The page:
Thoughts on the world of manufacturing
The larger take-a-way is more that most companies have outsourced so many key components of their products, they are in a way no longer the producer but only an assembler. For Apple you can argue they still are the brain behind most of it, and Apple product are short-lived enough anyway, to redesign something. But in the pasta maker case, they were pretty much an empty holding company that only holds the brand name. And then when the actual producer of the product doesn't get enough of the profit share, the product seizes to exist.
Too much outsourcing means, you are not the producer, and can lose it all in a heartbeat.
In my industry there is a woven type material i buy made in TX. When the machine starting breaking they had to find a guy to fix it. Thing is he was retired and did come and fix the machine, but what happens when he's passed?
All the other competitors are in Brazil or China. We don't make stuff anymore. In Canada we buy and sell each other overpriced homes.
Fascinating. I see this sort of problem in the printing world. The U.S. has fewer machines than it used to. They’re mostly old, and the skilled operators are too. To invest in new machines is too costly. It’ll be interesting to see what publishing looks like from that perspective in the next 10 to 30 years. They’ll figure it out, but it won’t look like it does or did.
This was extremely interesting; thank you!
I agree with several of the other posters. The tool and die work for this is simple and not that expensive. Ditto for Apple's screws. There is a real lack of young tool and die guys but that is at the high end of the trade like Injection Molding and such.
The pasta dies can be CAD designed and CNC cut in a couple hours. There is a lot of skill and knowledge that has been lost but I think some deeper digging is required to get to the truth of this story.
This speaks precisely to a problem people are not aware of. WW2 was won because of the manufacturing capability of the U.S. to produce the machines of war. Aircraft, ships, motor vehicles, etc. etc. What country in the world now has these factories? Heaven help us if there is a future war.
Manufacturing worker productivity investments like those seen at Tesla take longer to amortize than most MBAs and financial analysts are willing to wait, leading to offshoring jobs. Real innovation comes from direct manufacturing floor contact, so the domestic manufacturing issues compound.
Skills that touch reality will not be replaced by machines. Making real things is hard. I will say though, that there are a lot of companies in the US that would have been able to make the machines to make the screws/dies/whatever but the search to find them requires someone who knows something about reality, not a purchasing manager with a desktop. Our business leaders have been trained to neglect reality for generations now. We await their failure.
Actually there’s CNC machines referred to as ‘screw machines ‘ that could easily make 10,000 tiny screws per eight hour shift. Also making dies is a piece of cake, getting people to pay the money required is the problem. That’s the problem with American manufacturing people want a living wage. If people make a living wage there’s not enough left at the top for the fat cat sitting around office buildings to make free money off of.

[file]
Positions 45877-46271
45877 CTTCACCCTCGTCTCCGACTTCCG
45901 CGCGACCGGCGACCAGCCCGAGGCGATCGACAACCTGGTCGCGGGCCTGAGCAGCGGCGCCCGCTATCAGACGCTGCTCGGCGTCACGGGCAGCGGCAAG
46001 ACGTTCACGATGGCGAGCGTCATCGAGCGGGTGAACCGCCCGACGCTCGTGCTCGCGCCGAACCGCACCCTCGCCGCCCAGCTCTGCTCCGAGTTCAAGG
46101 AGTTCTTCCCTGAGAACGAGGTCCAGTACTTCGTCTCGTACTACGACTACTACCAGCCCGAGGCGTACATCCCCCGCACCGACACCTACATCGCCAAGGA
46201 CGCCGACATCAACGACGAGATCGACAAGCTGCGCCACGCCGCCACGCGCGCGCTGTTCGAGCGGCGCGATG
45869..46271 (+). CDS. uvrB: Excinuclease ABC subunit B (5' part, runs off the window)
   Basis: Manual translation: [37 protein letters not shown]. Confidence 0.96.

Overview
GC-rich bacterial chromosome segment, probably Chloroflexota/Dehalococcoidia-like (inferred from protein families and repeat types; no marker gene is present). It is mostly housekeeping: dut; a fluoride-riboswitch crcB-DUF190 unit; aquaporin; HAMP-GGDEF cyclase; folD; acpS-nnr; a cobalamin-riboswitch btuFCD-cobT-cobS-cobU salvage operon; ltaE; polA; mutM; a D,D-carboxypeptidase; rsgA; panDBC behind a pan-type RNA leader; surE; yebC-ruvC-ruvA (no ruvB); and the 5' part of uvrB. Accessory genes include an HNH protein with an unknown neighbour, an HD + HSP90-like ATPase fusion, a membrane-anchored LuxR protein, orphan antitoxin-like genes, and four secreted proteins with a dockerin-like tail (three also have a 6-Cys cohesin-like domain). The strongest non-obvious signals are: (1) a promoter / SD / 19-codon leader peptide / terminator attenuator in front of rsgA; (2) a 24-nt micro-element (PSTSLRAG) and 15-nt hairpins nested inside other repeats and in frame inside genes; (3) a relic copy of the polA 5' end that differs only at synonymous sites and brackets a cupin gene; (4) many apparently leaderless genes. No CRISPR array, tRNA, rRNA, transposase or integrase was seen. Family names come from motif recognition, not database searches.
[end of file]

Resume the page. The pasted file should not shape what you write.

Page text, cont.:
Absolute and utter NONSENSE! The critical thinking approach to problem solving with old-school "knob-turning tool making" is what has been lost. But, these abilities can be recovered quickly with relatively simple, psychometric testing of high school students. The approaches necessary for creative problem solving along with a one's mind "seeing" in three dimensional space are all that's required. Ask me how I know...
No comment on additive manufacturing?
"First, the tiny screws that killed Apple’s attempt to make computers and smartphones in America."
This seems like a mis-read by Stan Schroeder in Mashable of the original New York Times article?
While that's paywalled, my quick glimpse of the latter suggested that this issue with getting sufficient quantities of custom screws from US suppliers was *illustrative* of Apple's problems in building Mac Pros at a Texas-based factory. (It wasn't the "straw that broke the camel's back.")
(It seems obvious on reflection that if that were the sole issue, or even the main one, Apple could have just outsourced those small parts to foreign factories, and continued assembling those computers – and/or continued to make the bulk of their parts – domestically.)
I thought you were going to say something about the ability to get the correct type of flour or grain in order to make it. I wanted to know what had changed and how it would impact everyday baking or products we buy that are already made.
I had to do a whole head gear change.
I was pleasantly surprised! Very good and thought provoking. I'll have to read your other liked articles now.
Fun?! Depressing. But thanks very much for posting.
There's a similar problem with getting forgings made. At one point there were forging shops throughout the US. But due to a number of factors, they are pretty much gone, and the few still in existence are pretty much booked up.
The largest forging capacity is now in China, not just cheaper, much EASIER to get it done promptly over there.